The conflict in Afghanistan is resulting in thousands of people being killed or wounded, forcing families to leave their homes and seek refuge in neighbouring communities, according to Mark Bowden, the UN Secretary-General’s Deputy Special Representative in the country.
“As of 30 April, 1,989 Afghans were injured as a result of the conflict and 978 Afghan civilians killed, throughout the country,” Mr. Bowden said on Sunday, noting that the number of wounded at the Emergency Hospital in Kabul illustrates the devastating impact of the conflict.
“The doctors there told me that they are seeing a 50 per cent increase in the number of civilians injured this year compared to the same period last year,” he noted.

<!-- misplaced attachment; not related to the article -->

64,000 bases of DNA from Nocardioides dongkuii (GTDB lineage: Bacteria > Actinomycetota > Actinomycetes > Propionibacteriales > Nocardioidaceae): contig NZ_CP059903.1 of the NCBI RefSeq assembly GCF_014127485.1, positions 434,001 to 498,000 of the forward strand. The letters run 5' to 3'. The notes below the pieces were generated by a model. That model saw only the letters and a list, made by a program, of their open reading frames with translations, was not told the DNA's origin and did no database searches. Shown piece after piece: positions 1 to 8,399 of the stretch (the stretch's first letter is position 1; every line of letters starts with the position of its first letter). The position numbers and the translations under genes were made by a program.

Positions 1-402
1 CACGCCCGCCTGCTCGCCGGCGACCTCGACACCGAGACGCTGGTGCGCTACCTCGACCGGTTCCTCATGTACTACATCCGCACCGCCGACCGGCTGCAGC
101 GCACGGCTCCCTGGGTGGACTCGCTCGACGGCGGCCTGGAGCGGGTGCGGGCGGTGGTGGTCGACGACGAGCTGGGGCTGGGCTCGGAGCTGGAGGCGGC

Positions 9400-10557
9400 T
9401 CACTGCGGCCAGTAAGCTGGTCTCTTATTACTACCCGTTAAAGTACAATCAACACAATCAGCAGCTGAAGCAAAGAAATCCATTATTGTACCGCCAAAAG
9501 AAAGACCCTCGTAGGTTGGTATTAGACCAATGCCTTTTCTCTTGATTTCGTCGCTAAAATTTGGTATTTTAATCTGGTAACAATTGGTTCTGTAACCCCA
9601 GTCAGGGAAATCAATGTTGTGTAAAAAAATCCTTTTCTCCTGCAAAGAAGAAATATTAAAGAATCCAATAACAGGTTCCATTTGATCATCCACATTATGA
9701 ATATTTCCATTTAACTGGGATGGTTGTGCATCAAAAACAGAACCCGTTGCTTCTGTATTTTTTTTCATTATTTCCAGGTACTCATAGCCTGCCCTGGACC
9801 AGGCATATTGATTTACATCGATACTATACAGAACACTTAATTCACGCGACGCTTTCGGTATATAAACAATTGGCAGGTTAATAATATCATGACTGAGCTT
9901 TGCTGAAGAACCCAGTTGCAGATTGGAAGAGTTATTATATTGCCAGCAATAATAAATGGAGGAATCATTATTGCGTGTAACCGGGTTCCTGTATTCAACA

Speaking at the Second Independent Media and Civil Society Forum in Kabul, the UN envoy, who is also the deputy head of the UN Assistance Mission in Afghanistan (UNAMA), said the intensifying conflict in 2015 is taxing humanitarian capacities.
“At this period of increased need, it is particularly disturbing to note that humanitarian aid workers are increasingly becoming targets themselves,” he said, while calling attention to the crucial role civil society plays in holding non-state actors accountable for their actions.
“It is through its engagement with the media that civil society can advocate more strongly about the conflict and the resulting humanitarian situation,” he stressed. “The relationship between civil society, media and humanitarian action is strong.”
UNAMA is mandated to support the Afghan Government and relevant international and local non-governmental organizations to assist in the full implementation of the fundamental freedoms and human rights provisions of the Afghan Constitution and international treaties to which Afghanistan is a State party, in particular those regarding the full enjoyment by women of their human rights.